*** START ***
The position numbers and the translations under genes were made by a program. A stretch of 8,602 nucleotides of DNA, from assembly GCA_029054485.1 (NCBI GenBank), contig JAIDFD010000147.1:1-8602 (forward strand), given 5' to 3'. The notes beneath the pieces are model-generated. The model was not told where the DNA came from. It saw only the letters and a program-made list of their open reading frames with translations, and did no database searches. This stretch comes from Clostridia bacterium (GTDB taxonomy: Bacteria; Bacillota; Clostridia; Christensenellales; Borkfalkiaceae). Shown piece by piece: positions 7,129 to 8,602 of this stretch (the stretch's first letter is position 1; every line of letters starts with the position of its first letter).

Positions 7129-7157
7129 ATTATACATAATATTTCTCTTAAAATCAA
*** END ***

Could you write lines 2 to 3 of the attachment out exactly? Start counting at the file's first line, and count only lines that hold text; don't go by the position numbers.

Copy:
Positions 7129-7157
7129 ATTATACATAATATTTCTCTTAAAATCAA